On being unapologetically woo woo

Updated: Aug 25

“Sorry if that’s a little too ‘woo woo,’” we say, in a hushed voice. It’s that moment in a conversation where you feel compelled to share something, an observation, a piece of advice or wisdom, but at the same time, feel what you’re about to share might damage your credibility. We’ve been raised in the cult of patriarchy, where if you can’t see it, it doesn’t exist or matter. Where we can use our intuition, but only after we find the “proof” of what we already know.


We use the term woo woo as a catchall to hold the things we believe but are ready to dismiss in the face of another’s skepticism. I suspect it’s no coincidence that the term woo woo has also been used to refer to female genitalia because women have long been ridiculed for their intuition.


Well, I’m done apologizing. I have nothing to prove. I’m more than a little woo woo and I don’t care who knows it.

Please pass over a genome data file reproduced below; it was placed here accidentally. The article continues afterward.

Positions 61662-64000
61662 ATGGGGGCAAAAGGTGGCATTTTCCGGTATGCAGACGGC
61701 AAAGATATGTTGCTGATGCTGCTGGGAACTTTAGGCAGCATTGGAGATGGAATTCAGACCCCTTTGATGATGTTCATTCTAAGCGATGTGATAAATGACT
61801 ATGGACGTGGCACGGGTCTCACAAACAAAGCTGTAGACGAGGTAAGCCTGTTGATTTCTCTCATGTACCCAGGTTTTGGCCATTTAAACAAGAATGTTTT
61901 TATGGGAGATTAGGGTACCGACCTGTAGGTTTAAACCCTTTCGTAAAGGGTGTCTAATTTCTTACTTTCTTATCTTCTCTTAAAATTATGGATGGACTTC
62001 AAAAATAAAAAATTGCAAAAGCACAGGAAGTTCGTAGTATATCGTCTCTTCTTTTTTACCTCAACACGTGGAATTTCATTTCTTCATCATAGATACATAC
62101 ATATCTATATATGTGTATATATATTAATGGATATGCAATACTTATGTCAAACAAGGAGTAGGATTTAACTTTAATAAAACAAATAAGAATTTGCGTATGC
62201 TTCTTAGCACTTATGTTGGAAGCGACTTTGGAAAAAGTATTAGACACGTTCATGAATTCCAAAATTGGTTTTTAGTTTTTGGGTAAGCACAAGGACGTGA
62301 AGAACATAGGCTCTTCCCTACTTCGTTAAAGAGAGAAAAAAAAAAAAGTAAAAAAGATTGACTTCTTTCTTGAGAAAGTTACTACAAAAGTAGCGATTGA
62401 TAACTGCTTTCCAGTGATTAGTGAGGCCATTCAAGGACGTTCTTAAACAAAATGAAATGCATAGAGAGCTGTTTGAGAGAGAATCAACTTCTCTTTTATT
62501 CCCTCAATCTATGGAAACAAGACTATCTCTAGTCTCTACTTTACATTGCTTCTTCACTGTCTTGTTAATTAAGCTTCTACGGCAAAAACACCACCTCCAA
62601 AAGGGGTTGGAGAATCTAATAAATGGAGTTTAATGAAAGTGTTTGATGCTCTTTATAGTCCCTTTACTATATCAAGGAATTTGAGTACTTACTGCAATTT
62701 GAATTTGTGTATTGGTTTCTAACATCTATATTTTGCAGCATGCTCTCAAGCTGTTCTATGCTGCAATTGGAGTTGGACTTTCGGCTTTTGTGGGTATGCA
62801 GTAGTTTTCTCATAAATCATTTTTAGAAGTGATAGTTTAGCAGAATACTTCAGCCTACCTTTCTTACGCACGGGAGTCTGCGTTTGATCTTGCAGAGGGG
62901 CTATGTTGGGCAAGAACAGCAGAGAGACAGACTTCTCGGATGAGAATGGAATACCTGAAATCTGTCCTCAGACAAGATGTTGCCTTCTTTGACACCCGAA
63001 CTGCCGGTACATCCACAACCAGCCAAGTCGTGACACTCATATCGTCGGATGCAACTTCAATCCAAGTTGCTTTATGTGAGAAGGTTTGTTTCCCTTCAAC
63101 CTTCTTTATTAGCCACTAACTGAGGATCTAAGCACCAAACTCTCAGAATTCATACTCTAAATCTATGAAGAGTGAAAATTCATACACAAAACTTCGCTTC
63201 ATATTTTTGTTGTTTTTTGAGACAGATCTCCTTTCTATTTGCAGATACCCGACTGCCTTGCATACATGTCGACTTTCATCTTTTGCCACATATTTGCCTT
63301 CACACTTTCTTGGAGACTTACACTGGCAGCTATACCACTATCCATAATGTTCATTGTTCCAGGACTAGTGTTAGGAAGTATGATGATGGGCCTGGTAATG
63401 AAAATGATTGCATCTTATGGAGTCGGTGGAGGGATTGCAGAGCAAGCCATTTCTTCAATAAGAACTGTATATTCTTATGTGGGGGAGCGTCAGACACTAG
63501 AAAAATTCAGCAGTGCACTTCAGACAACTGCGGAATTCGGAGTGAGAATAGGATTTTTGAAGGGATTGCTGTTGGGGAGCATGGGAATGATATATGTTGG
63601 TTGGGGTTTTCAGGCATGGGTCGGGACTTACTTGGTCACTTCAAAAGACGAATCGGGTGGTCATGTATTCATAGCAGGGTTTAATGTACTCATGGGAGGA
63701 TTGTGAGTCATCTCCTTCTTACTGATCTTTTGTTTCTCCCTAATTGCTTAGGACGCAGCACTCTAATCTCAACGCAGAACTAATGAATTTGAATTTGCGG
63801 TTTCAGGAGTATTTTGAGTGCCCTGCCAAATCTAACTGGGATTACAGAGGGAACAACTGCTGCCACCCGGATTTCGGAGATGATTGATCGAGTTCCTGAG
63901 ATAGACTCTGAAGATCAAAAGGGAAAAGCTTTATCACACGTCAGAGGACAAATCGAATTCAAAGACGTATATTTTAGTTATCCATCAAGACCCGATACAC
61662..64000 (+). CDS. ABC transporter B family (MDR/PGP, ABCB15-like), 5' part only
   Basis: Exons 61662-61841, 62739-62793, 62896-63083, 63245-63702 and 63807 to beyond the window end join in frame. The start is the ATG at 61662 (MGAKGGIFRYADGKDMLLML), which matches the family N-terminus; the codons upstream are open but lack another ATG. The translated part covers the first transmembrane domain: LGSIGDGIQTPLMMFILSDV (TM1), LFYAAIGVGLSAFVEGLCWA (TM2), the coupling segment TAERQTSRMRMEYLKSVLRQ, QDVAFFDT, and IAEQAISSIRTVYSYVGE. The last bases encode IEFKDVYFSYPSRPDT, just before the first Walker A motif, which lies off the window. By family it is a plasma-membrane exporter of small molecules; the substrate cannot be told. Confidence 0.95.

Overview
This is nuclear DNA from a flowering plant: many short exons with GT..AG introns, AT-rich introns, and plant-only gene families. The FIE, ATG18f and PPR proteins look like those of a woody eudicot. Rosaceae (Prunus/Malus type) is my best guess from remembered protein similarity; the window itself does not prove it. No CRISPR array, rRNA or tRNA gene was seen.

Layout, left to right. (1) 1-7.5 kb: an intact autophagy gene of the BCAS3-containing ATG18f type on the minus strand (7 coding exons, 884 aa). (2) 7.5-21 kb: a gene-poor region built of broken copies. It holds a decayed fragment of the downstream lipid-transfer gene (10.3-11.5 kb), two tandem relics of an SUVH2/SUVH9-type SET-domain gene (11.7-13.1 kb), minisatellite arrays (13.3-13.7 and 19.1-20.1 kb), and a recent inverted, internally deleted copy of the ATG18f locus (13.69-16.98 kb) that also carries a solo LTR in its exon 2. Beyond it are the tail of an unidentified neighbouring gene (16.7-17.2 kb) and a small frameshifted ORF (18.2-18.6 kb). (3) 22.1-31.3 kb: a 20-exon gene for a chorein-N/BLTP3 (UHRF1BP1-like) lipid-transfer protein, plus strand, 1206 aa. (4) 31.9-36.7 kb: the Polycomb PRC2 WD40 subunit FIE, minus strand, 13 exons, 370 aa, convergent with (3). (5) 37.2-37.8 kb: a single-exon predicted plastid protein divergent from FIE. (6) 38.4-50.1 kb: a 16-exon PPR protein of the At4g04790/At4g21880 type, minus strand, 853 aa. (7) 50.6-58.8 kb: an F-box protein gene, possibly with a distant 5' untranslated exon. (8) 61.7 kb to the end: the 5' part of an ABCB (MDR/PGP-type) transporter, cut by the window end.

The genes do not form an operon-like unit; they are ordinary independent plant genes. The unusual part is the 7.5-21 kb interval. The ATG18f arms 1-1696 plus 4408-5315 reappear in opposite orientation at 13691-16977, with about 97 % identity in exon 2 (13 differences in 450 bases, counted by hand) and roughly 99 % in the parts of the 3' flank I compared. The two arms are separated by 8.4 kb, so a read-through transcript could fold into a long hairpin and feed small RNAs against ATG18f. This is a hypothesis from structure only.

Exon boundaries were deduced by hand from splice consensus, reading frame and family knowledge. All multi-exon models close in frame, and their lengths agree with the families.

Being “woo woo” connects me to a lineage of intuitive, powerful women. Women who were brave enough to defy the conventions of the patriarchal societies they lived in, no matter the cost. Women who were unafraid to use their wisdom and gifts, for healing, for midwifery, for spiritual connection, even when it meant that they might be ostracized, tortured, or even executed. Women who paid homage to their ancestors and respected Mother Earth and danced naked in the moonlight with joy or grief or fear or rage. Women who knew on a deep level that they were connected to something larger than themselves, something unseen and powerful.


Connecting with my intuition and with that lineage helps me look beyond what I see in front of me. It allows me to envision the future our world could have. It empowers me to see the humanity and the divinity in even the people who are profoundly different from me. It leads me to seek connection with those I disagree with, rather than dehumanizing and demonizing them and lets me move beyond anger so I can see a path forward.


So, I create rituals, burn candles and read Tarot cards for friends. I keep fresh flowers on my altar and crystals on my bookshelf. And I stay open to the infinite possibilities that surround us all.

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© Jen Pavich 2018 

Portraits by Tess Cagle                                                  Nature photos by Sean Pavich